The daily Nebraskan. ([Lincoln, Neb.) 1901-current, November 08, 1996, Page 13, Image 13

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    Westward tobri
By Ann Stack
Senior Reporter
Christopher Hall’s window on the world
really isn't as stained as it appears to be at
first glance.
Hall, the lead singer and principle
songwriter of the rock band Stabbing West
ward, is known for his raw, painfully honest
lyrics on relationships gone bad and trust
Stabbing Westward will bring that angst
to the Ranch Bowl in Omaha Saturday night
in support of its second album, “Wither, Blis
ter, Bum + Peel.”
Hall formed the Chicago-based band 11
years ago with keyboardist Walter Flakus.
Hie two met at a summer music camp in high
school, fighting over a girl. They both lost
the girl, but found a future in music together.
The pair went to Western Dlinois University,
where they studied music and evolved as a
“At first it was just us, a drum machine,
keyboards and a four-track,” Hall said. “We
were really into The Cure and Depeche Mode
—that music sort of lent itself to keyboards.
Hence the industrial — although I hate that
word—and electronic side of the band.”
Influences and electronics aside, Stabbing
Westward is a rock band, first and foremost.
“We write our songs on guitar and add
keyboards. We don’t want to be another Pearl
Jam or Nirvana,” he said. “I think we make
an innovative rock band, but a piss-poor in
dustrial band.”
Whatever the case, thanks to heavy air
play and videos on MTV, Stabbing Westward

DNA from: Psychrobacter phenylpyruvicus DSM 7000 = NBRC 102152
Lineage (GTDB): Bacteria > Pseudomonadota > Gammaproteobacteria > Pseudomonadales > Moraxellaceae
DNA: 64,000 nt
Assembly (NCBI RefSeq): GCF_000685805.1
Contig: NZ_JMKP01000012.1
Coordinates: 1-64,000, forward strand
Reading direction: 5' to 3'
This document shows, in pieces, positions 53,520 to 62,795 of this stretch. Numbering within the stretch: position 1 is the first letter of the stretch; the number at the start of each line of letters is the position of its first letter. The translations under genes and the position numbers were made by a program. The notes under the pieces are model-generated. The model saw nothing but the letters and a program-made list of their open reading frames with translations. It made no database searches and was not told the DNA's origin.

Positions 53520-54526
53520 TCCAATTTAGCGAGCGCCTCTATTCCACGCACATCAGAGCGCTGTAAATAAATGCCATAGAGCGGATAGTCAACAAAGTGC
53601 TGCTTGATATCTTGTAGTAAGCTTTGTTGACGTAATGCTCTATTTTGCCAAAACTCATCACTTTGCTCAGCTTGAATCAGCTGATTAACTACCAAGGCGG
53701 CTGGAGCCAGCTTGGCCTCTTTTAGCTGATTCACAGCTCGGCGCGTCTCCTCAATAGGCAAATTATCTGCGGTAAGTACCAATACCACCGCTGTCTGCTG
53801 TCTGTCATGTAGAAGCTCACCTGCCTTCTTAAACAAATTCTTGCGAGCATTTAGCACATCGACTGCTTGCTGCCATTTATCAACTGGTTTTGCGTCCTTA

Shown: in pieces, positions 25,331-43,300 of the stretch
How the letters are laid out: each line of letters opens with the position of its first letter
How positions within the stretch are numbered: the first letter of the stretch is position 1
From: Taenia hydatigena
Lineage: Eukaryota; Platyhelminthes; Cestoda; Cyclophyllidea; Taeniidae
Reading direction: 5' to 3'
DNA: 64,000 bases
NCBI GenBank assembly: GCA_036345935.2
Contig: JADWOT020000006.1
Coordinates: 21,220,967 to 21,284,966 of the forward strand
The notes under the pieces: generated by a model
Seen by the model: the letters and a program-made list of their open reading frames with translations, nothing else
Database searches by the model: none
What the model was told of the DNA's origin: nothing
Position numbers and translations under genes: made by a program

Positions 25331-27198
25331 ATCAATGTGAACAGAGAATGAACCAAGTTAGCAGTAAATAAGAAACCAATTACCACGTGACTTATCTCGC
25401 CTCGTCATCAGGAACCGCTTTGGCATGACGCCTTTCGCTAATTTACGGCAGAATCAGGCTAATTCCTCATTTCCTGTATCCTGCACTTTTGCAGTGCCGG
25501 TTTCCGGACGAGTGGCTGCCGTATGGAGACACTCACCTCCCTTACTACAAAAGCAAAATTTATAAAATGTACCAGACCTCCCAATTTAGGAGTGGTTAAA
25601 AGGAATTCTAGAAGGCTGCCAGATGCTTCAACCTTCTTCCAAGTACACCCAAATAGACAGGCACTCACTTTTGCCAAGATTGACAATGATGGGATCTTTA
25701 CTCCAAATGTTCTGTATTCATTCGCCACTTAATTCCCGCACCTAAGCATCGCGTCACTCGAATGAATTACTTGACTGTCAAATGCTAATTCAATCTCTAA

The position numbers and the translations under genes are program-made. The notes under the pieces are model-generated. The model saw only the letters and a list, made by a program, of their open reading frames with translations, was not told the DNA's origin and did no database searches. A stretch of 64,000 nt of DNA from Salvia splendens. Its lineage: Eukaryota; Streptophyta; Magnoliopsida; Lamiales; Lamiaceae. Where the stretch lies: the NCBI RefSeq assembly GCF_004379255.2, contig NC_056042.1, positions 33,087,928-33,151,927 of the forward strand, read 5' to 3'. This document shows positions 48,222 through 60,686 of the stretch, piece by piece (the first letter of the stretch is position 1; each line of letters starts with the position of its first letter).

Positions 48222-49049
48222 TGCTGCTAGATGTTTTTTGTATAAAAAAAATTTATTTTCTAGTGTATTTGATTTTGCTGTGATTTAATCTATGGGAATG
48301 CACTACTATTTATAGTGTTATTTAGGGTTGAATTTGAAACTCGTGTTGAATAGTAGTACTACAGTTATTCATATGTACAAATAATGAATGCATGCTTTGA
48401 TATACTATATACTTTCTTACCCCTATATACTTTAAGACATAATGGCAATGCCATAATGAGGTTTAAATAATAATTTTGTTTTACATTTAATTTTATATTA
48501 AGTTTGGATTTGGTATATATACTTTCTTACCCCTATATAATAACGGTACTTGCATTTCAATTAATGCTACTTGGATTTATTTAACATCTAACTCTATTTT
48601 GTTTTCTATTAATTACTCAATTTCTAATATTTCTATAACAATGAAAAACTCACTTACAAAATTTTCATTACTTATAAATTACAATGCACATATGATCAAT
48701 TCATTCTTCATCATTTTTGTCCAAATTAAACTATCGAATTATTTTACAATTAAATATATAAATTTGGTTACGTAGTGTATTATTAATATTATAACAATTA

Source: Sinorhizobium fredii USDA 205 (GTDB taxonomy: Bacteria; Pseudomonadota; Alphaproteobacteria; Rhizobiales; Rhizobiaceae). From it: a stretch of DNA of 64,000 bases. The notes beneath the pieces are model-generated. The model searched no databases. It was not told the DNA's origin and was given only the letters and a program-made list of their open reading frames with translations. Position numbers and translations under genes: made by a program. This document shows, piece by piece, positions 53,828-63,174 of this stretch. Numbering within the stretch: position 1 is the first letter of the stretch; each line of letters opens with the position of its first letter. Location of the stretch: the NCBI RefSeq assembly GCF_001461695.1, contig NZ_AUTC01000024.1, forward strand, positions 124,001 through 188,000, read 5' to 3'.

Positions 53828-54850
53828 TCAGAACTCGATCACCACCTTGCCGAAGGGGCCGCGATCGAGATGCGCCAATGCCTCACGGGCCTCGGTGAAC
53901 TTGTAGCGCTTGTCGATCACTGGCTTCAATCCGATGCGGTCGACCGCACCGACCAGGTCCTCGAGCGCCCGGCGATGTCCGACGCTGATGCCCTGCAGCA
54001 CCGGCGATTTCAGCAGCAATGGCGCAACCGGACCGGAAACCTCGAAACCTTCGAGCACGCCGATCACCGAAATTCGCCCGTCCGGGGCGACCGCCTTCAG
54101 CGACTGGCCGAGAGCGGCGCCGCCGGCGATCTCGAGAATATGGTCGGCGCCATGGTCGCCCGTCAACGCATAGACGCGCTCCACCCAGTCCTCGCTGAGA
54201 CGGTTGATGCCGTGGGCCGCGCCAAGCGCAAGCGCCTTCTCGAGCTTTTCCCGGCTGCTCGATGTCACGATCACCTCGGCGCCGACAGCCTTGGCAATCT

has finally achieved some of the success it
deserves. The band also managed to miss the
fabled sophomore stump —die album has
sold more than half a million copies since its
January 1996release, and the current single
“Shame” is in the Top 10 on Billboard’s
Mainstream Rode Tracks.
It even had the somewhat dubious honor
ofdoingil opening dates for arena-rock gods
Kiss while out on their reunion tour.
“That was pretty overwhelming, the huge
ness of the spectacle,” Hall said. “The crowds
received us well, but after the first night we
realized this was a Kiss audience—we had
to put (m a big rock show instead of being
II we re playing ior our own auiucuuc,
we can let the show be more subtly emotional,
more what the songs are about,” he said. “The
songs are intensely personal.”
In that statement lies the crux of what
separates Stabbing Westward from other rock
bands around—its ability to reach an audi
ence through lyrics that hit so close to home
for so many people. Take the current single,
“I stare in this mirror, so tired of this life/
If only you would speak to me, or care that
I’m alive/Once I swore I would die for you,
but I never meant it like this.”
“Anyone who’s been through the ringer
can understand,” Hall said. “But it (writing
the album) didn’t really make me feel any
better. At the end of the day, she’s still not
The doors open at 5:30 pjn., with the
show starting at 6. Opening bands are Ash
and Drill, and tickets are $ 10 in advance, and
$12 at the door.
I 'Antiques'Floral’Gifts*' &j
• Primitive & Country Art* M
Stop in and see our tm
unique gift lines including.. l|
Gourmet Foods, Candles, J
Books, Stationery jj|
and much more. K
,»^E*%- I
, The Historic Haymarket
100 N; 8th St ■ Armour Bldg.
Lincoln. NE-<402 476-1911
Photo courtesy of Columbia Records
THE MEMBERS of Stabbing Westward are, from left, Walter Flakus, Christopher Hall,
Jim Sellers, Andy Kubiszewski, and Mark Eliopulos.